DVD Scott Walker: 30 Century Man [2008] [Region 1] (DVD 6259252),
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Scott Walker: 30 Century Man [2008] [Region 1]

  • NR
  • DVD
  • 1 disc
  • Region 1 USA/CA (info)
  • A percussionist slams his fists into a slab of raw meat; Scott Walker records the sounds from the control booth. The thumps will overlay his strangled vocals and menacing strings on his long awaited 2006 album, THE DRIFT. This scene from the documentary 30 CENTURY MAN highlights both the grimly primordial thrust of Walker's music and also how far he's strayed from his days as a 1960s heartthrob. As the frontman of the English sensation the Walker Brothers, the American-born singer swaggered before screaming teens belting such classic pop melancholia as "The Sun Ain't Gonna Shine Anymore." But when he embarked on a solo career and incorporated the bleak librettos of Jacques Brel, Walker's music took a far more experimental turn: magnifying the psychic unease only suggested in the echo-laden backdrops of Phil Spector. Walker's old fans abandoned him and the singer went into seclusion, but a whole new generation of musicians eventually discovered his enigmatic, boundary-pushing songs--among them David Bowie, Brian Eno, Jarvis Cocker, and Radiohead (all of whom appear in the documentary).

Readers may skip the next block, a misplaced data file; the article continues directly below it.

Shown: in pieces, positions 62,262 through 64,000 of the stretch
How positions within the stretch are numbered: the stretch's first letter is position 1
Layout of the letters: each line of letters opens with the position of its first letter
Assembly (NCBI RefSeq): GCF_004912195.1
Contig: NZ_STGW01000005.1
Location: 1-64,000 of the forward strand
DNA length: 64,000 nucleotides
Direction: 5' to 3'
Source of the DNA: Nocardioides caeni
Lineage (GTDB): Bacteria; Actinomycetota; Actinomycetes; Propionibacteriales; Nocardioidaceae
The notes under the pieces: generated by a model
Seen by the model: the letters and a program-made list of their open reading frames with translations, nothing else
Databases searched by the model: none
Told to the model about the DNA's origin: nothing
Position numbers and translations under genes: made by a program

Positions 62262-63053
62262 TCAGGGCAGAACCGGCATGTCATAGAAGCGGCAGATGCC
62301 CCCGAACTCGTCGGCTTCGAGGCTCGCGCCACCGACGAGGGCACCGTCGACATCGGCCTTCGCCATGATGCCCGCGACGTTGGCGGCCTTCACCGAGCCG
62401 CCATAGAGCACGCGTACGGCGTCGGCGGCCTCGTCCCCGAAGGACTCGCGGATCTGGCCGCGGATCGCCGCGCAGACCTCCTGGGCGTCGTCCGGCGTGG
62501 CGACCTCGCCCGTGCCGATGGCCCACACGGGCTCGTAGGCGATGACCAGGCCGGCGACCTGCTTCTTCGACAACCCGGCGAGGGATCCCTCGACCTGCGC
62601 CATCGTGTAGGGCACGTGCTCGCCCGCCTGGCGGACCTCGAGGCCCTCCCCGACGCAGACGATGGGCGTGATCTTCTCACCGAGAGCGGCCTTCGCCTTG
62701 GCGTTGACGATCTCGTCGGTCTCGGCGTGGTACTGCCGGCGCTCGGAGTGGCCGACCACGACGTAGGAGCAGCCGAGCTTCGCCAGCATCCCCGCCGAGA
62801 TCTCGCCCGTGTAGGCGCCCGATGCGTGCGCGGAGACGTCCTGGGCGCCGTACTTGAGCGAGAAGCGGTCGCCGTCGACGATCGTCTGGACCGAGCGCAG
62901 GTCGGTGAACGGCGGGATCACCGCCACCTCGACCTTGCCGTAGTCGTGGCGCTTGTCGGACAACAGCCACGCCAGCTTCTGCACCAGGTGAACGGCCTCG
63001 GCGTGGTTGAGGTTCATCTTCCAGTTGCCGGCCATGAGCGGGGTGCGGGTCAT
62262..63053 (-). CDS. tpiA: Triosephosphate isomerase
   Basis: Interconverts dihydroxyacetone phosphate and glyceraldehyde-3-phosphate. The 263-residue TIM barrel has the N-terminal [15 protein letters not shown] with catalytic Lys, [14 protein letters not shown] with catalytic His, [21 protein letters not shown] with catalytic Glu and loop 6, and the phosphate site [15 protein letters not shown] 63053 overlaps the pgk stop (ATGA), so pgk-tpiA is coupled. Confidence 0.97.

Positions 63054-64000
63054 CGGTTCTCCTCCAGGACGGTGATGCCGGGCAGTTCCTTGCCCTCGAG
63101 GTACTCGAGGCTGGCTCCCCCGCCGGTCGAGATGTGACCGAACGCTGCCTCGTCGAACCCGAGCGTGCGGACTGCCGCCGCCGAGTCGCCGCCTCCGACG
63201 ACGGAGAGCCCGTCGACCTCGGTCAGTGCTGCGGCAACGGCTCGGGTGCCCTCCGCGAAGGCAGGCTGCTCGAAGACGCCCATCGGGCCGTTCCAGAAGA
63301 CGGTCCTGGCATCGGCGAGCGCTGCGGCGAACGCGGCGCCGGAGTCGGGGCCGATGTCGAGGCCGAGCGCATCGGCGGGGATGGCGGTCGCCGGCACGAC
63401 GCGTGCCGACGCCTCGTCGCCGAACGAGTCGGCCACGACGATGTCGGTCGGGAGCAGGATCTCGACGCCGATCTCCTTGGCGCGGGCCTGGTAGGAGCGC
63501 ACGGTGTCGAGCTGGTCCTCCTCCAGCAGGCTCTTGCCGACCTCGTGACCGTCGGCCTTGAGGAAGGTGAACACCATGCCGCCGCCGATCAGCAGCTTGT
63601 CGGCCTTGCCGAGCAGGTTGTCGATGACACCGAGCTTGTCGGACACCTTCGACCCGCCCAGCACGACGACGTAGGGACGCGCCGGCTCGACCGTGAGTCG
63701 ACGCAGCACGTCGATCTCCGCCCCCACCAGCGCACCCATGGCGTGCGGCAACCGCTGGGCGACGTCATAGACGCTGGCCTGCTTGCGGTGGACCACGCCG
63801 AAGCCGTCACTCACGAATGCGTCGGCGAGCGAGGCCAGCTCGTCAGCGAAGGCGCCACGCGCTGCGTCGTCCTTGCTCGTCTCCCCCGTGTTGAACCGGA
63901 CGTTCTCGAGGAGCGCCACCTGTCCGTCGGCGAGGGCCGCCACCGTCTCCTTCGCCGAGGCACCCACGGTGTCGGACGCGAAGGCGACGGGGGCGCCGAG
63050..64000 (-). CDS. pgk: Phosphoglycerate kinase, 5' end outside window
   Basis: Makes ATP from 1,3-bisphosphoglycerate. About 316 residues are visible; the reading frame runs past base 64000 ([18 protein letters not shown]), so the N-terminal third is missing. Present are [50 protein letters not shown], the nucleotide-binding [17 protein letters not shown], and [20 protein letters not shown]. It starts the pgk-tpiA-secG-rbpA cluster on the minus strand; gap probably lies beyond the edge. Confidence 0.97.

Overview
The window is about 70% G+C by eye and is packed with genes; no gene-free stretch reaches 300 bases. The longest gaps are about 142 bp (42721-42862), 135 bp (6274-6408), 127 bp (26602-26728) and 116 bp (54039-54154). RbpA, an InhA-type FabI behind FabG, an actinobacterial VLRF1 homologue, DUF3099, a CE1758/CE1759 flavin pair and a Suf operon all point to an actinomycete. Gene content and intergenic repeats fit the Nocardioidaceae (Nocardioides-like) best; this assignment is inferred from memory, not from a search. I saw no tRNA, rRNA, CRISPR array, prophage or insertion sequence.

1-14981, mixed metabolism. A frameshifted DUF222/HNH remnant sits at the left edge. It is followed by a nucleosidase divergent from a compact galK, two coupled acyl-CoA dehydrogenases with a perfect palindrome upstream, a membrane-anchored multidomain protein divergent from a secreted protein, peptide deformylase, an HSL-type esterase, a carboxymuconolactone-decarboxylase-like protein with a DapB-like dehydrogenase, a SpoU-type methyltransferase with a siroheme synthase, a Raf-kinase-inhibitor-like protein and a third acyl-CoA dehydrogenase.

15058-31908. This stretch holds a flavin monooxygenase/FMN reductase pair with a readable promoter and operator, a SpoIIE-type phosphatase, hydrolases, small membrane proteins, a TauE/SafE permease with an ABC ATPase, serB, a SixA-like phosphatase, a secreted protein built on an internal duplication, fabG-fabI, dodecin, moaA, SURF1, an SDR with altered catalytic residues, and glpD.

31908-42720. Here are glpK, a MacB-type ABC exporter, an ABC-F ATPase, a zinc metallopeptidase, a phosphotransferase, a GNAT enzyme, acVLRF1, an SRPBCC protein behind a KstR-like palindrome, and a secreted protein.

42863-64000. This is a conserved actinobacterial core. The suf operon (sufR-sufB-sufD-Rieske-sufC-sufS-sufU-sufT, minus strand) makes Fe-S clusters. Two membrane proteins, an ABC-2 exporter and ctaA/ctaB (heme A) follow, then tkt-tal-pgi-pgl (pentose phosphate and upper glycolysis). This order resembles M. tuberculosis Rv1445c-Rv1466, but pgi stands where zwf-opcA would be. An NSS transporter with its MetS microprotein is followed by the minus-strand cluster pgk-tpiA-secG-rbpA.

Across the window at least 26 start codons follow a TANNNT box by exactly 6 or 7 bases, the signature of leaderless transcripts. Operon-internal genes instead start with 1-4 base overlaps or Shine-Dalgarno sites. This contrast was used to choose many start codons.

Known for masking himself in sunglasses and a ballcap, Walker comes across in the film's rare interviews as thoughtful and frank--if less than effusive. Rapid editing and performance footage propel viewers through Walker's life, but the film's greatest value is its portrait of an artist's evolution--resculpting his own sensibilities and discovering new pathways for expression without deference to the culture at large.
  • Additional Info
    Manufacturer Part Number (MPN): OSC008

  • Critic Reviews
    "[E]ven a partial rundown of the musicians who speak on camera is dazzling: Jarvis Cocker, Damon Albarn, Alison Goldfrapp, Brian Eno and members of Radiohead. Many of them are shown simply listening to Scott Walker recordings, and the looks of surprise and delight on their faces speak volumes."
    Los Angeles Times

    "As part of the Walker Brothers and then in his solo albums, Walker forged an out-of-time mystique that is vividly captured here."
    Entertainment Weekly

    "A fascinating meditation on the nexus of art and celebrity with a deeply charismatic figure at its center, director Stephen Kijak's profile of reclusive pop icon Scott Walker is one of the most remarkable music documentaries in ages..."
    Box Office

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